Miklos Szeredi <[email protected]> writes:
> Does this mean, that containers will need this? Or that you don't
> know yet?
The uid namespace is something we have to handle carefully and we
have not decided on the final design.
What is clear is that all permission checks will need to become
either (uid namspace, uid) tuple comparisons. Or struct user
pointer comparisons. To see if we are talking about the same
So the eventual uid namespace combined with the possibility
for rlimits if we use struct user *. See to make using a struct
user a clear win.
>> storing a user struct on each mount point seems sane, plus it allows
>> per user mount rlimits which is major plus. Especially since we
>> seem to be doing accounting only for user mounts a per user rlimit
>> seems good.
> I'm not against per-user rlimits for mounts, but I'd rather do this
Then let's add a non-discriminate limit. Instead of a limit that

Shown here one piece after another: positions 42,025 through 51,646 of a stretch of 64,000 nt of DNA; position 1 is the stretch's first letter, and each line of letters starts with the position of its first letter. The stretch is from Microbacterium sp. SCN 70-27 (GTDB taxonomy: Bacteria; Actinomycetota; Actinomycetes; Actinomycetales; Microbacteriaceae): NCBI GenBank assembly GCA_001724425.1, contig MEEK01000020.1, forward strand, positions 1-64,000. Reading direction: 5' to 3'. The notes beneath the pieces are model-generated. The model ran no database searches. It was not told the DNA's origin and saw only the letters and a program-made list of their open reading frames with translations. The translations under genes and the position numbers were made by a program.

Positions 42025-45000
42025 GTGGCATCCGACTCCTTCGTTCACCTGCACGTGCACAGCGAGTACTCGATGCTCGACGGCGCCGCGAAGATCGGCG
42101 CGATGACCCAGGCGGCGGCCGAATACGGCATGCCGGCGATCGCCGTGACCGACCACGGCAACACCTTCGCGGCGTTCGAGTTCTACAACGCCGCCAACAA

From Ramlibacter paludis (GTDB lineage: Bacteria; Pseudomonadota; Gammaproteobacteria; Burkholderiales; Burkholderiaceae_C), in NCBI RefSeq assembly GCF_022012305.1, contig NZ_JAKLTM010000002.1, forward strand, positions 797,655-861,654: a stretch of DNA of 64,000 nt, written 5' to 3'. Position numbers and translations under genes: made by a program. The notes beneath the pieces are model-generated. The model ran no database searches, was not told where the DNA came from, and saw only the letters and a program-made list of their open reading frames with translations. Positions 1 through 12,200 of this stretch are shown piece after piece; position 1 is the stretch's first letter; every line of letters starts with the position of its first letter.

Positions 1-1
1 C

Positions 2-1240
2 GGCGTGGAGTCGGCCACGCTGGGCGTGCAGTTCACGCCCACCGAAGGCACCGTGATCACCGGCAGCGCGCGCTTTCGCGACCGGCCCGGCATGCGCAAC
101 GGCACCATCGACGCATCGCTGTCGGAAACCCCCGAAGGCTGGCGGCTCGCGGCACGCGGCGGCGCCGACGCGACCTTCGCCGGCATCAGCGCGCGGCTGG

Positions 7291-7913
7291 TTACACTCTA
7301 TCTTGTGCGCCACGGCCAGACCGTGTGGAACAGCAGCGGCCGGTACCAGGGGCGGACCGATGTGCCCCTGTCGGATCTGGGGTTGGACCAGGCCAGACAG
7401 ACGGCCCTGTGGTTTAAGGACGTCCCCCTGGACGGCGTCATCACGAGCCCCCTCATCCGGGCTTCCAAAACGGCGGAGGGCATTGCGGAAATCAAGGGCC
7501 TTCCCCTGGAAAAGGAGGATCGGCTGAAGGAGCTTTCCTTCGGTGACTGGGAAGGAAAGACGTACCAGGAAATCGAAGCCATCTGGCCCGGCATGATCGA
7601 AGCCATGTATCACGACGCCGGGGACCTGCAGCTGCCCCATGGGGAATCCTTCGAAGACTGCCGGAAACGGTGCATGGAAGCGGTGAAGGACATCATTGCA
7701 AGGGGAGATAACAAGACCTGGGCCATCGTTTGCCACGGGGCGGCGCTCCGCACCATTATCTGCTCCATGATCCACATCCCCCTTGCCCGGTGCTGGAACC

applies only to root.
>> To get the user we should be user fs_uid as HPA suggested.
> fsuid is exclusively used for checking file permissions, which we
> don't do here anymore. So while it could be argued, that mount() _is_
> a filesystem operation, it is really a different sort of filesystem
> operation than the rest.
> OTOH it wouldn't hurt to use fsuid instead of ruid...
Yes. I may be confused but I'm pretty certain we want either
the fsuid or the euid to be the mount owner. ruid just looks wrong.
The fsuid is a special case of the effective uid. Which is who
we should perform operations as. Unless I'm just confused.
>> Finally I'm pretty certain the capability we should care about in
>> this context is CAP_SETUID. Instead of CAP_SYS_ADMIN.
>> If we have CAP_SETUID we can become which ever user owns the mount,
>> and the root user in a container needs this, so he can run login
>> programs. So changing the appropriate super user checks from
>> CAP_SYS_ADMIN to CAP_SETUID I think is the right thing todo.
> That's a flawed logic. If you want to mount as a specific user, and
> you have CAP_SETUID, then just use set*uid() and then mount().
Totally agreed for mount.
> Changing the capability check for mount() would break the userspace
Sorry I apparently wasn't clear. CAP_SETUID should be the capability
check for umount.
Hopefully my other more detail replies helped with this.
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